– Using a #29 (or .163″) drill bit, measure up 1/4″ (.250″) inch from the tip of the bit and place a piece of masking tape around the bit so that the bottom edge of the tape is at the 1/4″ mark. This will tell you when to stop drilling. You should not have to drill through the elements, if you do I am not sure what effect it will cause (if any). The only excuse I can see for drilling through the elements is because you don’t have a bottoming tap (or an extra tap you willing to sacrifice) or that your screws are going to be too long.
– At this point I would use the #29 drill bit as the pilot hole for the boom, you can also decided to drill through both sides of the boom for the elements (Start drilling till it comes out the other side) or one side at a time. Unless you’re using a persision machine or your drll bill if perfectly 90 degrees to a flat table and material that is flat then I suggest working one side at a time. I plowed through both side to find out that my drill was off at an angle and ended up scraping the boom.
– Once the Pilot holes are drilled, change bits to a “H” size bit (.266) and drill the 4 holes that you will eventually insert the screws into.
– Change bits to 7/16″ (.438) and drill only the 4 holes that the director and reflector are going through.
– Once again change bits to a 3/4″ (.750) bit. Some people may not have this bit or a drill with a chuck that can handle it. My suggestion is to purchase or get hold of a 3/4″ counter sink (doesn’t matter what angle). It’s much cheaper and depending on the brand, will fit into a 3/8″ Chuck. Since we are drilling through aluminum, the countersink will not get damaged.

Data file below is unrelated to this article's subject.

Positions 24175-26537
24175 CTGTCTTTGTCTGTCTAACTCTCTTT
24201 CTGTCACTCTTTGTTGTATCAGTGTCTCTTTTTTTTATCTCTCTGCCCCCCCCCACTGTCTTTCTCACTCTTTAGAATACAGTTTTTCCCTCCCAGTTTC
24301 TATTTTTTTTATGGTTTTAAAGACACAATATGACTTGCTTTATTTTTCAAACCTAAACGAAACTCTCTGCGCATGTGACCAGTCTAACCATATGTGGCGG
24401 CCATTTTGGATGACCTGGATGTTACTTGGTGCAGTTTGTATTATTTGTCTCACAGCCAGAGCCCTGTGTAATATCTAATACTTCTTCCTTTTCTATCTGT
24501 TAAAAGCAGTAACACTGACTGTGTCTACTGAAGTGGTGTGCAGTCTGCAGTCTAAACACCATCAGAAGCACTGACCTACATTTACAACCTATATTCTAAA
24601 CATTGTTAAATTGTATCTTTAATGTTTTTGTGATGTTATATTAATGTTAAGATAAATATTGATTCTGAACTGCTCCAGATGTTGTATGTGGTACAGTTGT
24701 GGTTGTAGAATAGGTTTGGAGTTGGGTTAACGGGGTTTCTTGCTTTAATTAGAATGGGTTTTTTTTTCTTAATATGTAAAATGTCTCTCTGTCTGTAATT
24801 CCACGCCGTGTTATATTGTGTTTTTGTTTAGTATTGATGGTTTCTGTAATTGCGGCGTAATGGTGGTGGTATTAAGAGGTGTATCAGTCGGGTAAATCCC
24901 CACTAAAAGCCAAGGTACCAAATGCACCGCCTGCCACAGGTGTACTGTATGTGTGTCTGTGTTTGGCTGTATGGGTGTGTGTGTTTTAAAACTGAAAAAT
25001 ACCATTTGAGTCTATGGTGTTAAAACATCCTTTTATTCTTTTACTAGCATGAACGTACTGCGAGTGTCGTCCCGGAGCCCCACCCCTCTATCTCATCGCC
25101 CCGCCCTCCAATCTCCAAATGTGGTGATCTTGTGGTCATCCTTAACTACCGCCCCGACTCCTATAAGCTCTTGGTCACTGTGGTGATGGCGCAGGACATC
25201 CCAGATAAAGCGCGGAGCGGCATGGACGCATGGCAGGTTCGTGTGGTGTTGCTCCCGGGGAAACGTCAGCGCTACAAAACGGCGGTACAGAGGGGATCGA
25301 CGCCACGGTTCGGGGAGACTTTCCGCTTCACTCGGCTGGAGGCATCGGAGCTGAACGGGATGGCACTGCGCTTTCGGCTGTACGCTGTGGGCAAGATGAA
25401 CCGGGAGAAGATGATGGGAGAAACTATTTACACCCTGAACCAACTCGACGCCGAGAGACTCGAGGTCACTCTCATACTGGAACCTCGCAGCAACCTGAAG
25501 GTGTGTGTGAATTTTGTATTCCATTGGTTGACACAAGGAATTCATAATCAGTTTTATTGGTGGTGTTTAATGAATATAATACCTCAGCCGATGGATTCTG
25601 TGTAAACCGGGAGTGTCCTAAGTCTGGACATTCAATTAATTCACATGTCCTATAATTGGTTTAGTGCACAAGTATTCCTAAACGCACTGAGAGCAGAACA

Now all the hard stuff is done. you can now assemble that parts according to what is written on the blueprint.
The assembly is pretty stright foward as long as you’re using the print. I’ve labeled the parts so you should know where what does where. The only issue you might have is assembly of the driven element (DE). The plastic spacer that I acquired were small on the inside diameter. I had the put the space on a bench, line up the holes and hitting the element softly with a hammer. Then I made sure the screws threaded nicely, removed the screws and slid the DE through the boom the screw back in.
If you have to adjust, mark each end of the driven element in 1/16 (.0625) increments and either cut of grind the element while constantly checking. When you grind/cut one side, make sure to do the same thing to the other. So be careful and try not to grind too much.
After everything checks out okay more epoxy to weatherproof much of the boom and elements as possible.
It seems that I made it look harder but It’s actually not that bad. I did everything using mostly hand tools (except cutting the 16″ boom) and it came out pretty well.
Please note that I am NOT A MASTER antenna designer or builder. The reason why I posted this is to share to the Amateur/GMRS community on an antenna that I built that works for me. So if you see something obviously wrong, please don’t criticize. Just post a comment with detail to make it right or better. I do hope this writeup will help someone out.